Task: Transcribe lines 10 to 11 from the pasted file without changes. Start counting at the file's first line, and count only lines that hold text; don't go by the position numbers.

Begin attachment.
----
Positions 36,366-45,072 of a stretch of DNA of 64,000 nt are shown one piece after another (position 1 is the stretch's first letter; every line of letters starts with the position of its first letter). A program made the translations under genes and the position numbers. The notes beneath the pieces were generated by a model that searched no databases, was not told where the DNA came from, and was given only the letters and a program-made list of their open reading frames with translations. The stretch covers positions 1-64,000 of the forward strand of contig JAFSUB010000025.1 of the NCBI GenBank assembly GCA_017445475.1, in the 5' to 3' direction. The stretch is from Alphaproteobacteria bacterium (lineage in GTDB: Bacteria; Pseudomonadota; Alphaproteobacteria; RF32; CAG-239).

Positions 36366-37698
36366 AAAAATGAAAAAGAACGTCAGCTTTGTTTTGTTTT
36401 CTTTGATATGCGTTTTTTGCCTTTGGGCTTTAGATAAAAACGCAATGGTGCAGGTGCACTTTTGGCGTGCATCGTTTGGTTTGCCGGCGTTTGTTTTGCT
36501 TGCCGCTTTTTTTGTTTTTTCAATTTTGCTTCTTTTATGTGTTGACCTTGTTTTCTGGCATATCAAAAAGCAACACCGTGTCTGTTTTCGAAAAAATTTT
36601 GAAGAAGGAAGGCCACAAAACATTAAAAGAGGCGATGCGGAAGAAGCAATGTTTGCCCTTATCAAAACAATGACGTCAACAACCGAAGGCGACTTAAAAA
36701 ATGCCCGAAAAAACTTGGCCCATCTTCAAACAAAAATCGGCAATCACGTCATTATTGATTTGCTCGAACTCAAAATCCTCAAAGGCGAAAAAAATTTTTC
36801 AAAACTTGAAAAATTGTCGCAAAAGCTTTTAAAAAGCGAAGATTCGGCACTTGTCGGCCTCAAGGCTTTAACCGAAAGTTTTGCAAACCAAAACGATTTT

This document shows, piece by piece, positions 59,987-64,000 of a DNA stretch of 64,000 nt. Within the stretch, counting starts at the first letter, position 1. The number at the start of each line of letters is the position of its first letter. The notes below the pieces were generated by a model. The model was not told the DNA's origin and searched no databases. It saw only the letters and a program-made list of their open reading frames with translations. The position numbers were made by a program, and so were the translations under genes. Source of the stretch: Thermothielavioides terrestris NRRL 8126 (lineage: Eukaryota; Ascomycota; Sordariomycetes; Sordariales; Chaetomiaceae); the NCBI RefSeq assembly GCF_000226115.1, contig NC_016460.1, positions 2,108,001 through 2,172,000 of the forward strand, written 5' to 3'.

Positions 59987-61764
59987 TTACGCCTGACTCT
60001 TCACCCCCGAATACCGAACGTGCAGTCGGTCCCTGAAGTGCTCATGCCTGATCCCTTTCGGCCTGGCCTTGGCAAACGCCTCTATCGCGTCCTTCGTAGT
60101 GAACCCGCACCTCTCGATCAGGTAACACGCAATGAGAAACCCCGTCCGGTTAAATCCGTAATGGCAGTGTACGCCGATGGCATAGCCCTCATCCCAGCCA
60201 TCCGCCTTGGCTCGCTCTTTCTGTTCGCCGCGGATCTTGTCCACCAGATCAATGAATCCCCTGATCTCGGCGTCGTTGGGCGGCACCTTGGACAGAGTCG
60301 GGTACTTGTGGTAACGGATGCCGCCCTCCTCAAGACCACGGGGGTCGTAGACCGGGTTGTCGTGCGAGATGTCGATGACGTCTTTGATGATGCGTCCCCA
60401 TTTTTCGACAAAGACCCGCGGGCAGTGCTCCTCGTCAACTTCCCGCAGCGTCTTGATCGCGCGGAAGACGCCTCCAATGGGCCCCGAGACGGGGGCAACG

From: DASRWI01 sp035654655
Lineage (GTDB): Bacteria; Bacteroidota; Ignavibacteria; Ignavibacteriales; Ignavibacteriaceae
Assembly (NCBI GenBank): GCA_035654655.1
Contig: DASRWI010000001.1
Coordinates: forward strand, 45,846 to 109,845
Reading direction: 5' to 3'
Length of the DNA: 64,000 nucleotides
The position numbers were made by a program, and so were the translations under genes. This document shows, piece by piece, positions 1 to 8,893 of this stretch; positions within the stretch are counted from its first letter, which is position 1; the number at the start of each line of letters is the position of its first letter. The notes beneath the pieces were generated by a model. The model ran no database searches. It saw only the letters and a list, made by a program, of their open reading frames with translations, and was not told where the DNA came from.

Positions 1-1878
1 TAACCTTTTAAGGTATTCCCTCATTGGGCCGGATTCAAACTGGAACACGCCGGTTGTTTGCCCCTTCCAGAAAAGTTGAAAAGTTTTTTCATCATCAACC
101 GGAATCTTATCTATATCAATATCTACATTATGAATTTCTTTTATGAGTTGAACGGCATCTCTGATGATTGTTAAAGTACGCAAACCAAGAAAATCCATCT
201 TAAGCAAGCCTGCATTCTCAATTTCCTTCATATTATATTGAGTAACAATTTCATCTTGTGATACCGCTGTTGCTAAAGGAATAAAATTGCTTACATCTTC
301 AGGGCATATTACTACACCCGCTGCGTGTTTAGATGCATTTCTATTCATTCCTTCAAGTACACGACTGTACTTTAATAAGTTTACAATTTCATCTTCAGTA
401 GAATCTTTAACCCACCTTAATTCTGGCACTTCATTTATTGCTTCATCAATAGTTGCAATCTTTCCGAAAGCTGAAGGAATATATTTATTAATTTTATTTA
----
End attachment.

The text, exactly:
Positions 59987-61764
59987 TTACGCCTGACTCT